An existential crisis is a state of panic or feeling of intense psychological discomfort resulting from a sense of being alone and isolated or that one's life has no purpose or meaning.
It is quite similar to the sociological concept of anomie. It has also been likened to a mid-life crisis. The implication of an existential crisis is that the crisis iteself stems from some sort of existential realization or understanding. The essence of who one is and why one exists is believed to have not been defined before birth. By contrast, in non-existential belief systems, like religious ones for example, the essence of what it means to be human is largely held to have been predefined before birth, usually by some sort of supernatural being or group of beings. A certain lack of faith in such belief systems is typically a prerequisite for an existential crisis. Basically, however, an existential crisis is the sudden awareness of not knowing what one's life is all about that creates the crisis state.
Those who are not in a state of existential crisis can peacefully accept either that the essence of their existence has already been defined by some sort of higher power or that their life in fact has no meaning. One who is experiencing an existential crisis cannot accept either view. Instead, that person is faced with the paradox of believing that their life is important on the one hand while at the same time perceiving that human existence itself is without meaning or purpose. It is the resolution of this paradox which makes the crisis go away. Some believe that the solution to resolving the paradox is a belief in some sort of supernatural explanation, while others hold that an individual can define for himself what his own meaning and purpose is on this planet. There are many more ways and variations on how to handle an existential crisis, however. One may decide, for instance, that thought is pointless and existential truth or security cannot be obtained through it. Others may decide that it is not important to know what happens or how things work, all that is important is the present. The failure to resolve an existential crisis sometimes leads to suicide.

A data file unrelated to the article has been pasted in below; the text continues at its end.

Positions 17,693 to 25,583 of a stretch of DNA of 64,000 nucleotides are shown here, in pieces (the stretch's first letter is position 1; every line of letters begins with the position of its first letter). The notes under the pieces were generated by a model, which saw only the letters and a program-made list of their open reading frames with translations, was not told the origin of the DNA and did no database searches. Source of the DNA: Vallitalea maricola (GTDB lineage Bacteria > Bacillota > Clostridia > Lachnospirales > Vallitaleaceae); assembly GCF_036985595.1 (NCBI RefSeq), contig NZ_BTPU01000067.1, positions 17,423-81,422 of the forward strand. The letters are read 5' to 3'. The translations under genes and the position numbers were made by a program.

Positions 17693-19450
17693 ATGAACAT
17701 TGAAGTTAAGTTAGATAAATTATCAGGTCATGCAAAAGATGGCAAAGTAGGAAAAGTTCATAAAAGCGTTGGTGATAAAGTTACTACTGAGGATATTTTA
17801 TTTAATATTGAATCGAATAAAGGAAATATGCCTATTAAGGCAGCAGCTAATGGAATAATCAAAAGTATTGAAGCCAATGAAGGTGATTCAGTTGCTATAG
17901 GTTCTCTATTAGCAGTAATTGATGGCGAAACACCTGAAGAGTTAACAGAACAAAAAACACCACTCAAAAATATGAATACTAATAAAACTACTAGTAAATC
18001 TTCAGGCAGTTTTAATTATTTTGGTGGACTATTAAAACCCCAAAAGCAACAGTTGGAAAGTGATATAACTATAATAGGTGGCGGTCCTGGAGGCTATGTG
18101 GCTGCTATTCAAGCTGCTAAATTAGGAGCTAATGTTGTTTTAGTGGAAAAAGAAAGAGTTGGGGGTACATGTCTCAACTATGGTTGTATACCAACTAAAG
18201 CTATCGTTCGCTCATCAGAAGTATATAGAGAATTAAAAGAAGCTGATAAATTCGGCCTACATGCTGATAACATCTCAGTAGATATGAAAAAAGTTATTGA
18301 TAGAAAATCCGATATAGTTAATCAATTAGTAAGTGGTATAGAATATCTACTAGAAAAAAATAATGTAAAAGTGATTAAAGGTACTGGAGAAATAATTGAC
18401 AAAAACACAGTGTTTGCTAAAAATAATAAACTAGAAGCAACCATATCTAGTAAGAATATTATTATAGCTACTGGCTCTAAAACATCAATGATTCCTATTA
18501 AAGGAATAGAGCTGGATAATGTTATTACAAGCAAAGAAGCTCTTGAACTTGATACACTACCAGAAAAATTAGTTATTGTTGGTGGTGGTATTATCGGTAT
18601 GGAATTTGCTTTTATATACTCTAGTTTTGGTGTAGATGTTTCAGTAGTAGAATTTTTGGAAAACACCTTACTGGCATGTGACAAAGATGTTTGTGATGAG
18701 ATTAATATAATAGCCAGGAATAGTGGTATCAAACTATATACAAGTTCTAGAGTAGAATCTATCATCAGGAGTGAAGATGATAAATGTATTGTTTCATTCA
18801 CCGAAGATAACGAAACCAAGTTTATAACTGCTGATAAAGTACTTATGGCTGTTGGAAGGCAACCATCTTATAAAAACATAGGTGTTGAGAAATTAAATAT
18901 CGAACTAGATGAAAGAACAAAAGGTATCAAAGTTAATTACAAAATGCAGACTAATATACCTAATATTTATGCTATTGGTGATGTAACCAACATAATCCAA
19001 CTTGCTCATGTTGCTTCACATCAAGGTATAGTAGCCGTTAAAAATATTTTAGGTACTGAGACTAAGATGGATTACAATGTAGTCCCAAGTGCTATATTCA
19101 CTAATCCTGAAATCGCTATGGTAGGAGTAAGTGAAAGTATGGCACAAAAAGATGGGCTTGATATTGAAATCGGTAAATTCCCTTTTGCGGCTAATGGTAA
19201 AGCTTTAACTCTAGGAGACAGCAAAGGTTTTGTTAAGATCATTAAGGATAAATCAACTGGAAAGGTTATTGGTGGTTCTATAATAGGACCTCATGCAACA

Existential crises are sometimes triggered by a significant event or change in a person's life. Usually the event in some way makes the person reflect on his or her own mortality. Typical examples of such events are the death of a loved one, a life-threatening experience, one's children moving away from home, or the reaching of a certain age.
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